Clapton as Writing Tool

When I stall in the writing, I cannot just push my way through. Stubbornness just shuts down my machine. I have to stop, back off from words, lose myself in some wordless activity that removes my mind from the treadmill for a little while.

For years, my preferred activity for this had been solitaire, which I detest. It creates the necessary mental silence very quickly, allows my subconscious time to play with the problem, and maybe even push its answers through the little transluscent barrier between the two minds.

I detest solitaire. Fourteen years into doing this professionally, I like it less than when I started.

So I’m switching over to Clapton. Or more precisely, to Clapton’s version of Classical Gas. I’ve been working on it at pathetically irregular intervals since November 8th. (I discovered that the other folks in the house did not actually have fun listening to me repeat the twelfth and thirteenth bars twenty times in a row while attempting to make the time change from three-quarter to four/four and still hit the right strings. Imagine that.)

At this point, I’m solid at half-speed on the first seventeen measures. Wobbly but still hanging in there on the next three.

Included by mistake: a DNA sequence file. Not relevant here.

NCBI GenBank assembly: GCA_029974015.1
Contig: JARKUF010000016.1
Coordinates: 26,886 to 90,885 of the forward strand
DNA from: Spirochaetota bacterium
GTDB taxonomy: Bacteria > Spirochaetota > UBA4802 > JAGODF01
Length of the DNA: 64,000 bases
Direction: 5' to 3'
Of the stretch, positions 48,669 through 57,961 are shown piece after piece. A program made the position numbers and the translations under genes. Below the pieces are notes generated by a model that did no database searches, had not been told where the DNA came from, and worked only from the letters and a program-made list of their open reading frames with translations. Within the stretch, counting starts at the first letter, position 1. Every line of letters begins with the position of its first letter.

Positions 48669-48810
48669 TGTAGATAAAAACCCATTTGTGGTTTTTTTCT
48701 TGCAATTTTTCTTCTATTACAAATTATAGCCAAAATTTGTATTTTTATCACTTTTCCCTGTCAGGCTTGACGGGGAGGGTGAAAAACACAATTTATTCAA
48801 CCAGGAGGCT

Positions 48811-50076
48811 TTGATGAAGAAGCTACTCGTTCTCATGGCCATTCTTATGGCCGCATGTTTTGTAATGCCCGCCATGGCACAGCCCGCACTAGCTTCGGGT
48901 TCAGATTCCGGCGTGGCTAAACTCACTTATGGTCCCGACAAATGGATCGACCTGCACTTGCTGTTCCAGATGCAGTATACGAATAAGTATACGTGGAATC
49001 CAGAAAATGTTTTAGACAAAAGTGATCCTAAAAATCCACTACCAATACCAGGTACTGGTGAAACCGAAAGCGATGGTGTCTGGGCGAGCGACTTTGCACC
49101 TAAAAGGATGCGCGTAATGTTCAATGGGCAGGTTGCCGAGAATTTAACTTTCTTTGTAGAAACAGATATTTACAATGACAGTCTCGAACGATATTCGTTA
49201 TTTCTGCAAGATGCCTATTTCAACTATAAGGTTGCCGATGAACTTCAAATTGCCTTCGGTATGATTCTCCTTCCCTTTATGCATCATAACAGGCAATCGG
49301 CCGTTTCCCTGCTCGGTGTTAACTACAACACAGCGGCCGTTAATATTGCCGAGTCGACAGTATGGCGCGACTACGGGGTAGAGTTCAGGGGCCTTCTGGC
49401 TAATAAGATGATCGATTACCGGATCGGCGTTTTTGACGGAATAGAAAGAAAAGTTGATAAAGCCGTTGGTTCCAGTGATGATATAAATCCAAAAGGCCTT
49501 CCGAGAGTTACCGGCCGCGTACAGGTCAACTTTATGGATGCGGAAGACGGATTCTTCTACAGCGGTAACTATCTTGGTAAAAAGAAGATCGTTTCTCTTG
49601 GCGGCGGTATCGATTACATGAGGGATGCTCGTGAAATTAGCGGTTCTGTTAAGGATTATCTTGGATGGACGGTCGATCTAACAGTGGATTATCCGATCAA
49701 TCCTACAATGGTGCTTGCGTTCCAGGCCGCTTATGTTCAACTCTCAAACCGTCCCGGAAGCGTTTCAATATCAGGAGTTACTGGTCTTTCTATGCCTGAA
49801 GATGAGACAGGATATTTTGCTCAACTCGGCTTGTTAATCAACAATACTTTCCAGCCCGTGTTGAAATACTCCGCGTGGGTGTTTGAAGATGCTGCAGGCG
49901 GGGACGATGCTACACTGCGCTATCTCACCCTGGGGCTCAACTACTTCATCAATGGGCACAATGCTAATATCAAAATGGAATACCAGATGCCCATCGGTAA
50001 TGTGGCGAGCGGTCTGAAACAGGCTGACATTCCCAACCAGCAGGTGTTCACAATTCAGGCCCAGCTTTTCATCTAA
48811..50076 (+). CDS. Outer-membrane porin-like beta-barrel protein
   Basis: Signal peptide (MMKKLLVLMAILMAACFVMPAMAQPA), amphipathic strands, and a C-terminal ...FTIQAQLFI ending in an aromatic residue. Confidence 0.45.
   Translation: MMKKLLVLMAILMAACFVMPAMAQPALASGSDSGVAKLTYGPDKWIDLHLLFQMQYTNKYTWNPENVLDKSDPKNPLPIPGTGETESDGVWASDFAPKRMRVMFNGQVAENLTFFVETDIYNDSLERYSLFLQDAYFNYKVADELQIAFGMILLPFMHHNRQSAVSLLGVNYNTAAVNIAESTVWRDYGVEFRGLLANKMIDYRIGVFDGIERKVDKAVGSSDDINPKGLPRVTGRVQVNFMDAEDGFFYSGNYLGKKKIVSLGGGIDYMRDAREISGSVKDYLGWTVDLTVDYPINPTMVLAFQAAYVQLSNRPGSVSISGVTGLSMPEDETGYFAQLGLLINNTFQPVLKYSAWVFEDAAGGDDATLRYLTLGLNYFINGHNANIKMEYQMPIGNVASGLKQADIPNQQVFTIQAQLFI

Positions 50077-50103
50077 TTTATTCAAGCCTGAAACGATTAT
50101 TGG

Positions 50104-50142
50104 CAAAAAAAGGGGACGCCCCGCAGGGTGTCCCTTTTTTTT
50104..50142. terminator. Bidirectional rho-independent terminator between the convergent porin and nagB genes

It’s when, on the twenty-first measure, the piece switches from three-quarter time to four/four, AND goes boogieing up to the eighth, ninth, and tenth frets and all sixteenth notes that I completely fall apart. Six measure of that, followed by a measure of five/four time, followed by one of six/four, and then back to four/four, and I’m a sizzled critter steaming in a pile on the floor.

So, today, nails freshly filed, guitar perfectly tuned, and music stand and guitar waiting at a workable ninety-degree angle from the desk, I have my solitaire replacement. Working out a new piece of music is as wordless an activity as exists (well, unless, twenty repeats into the same two bars, I’m still missing a critical shift, in which case it gets pretty colorful. Probably another reason I ought to practice in private.) It does do a good job of silencing conscious thought.

So Clapton might be a workable writing tool. I’ll let you know how it goes.

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About the author: Novelist, writing teacher, on a mission to reprint my out-of-print books and self-publish my new ones.

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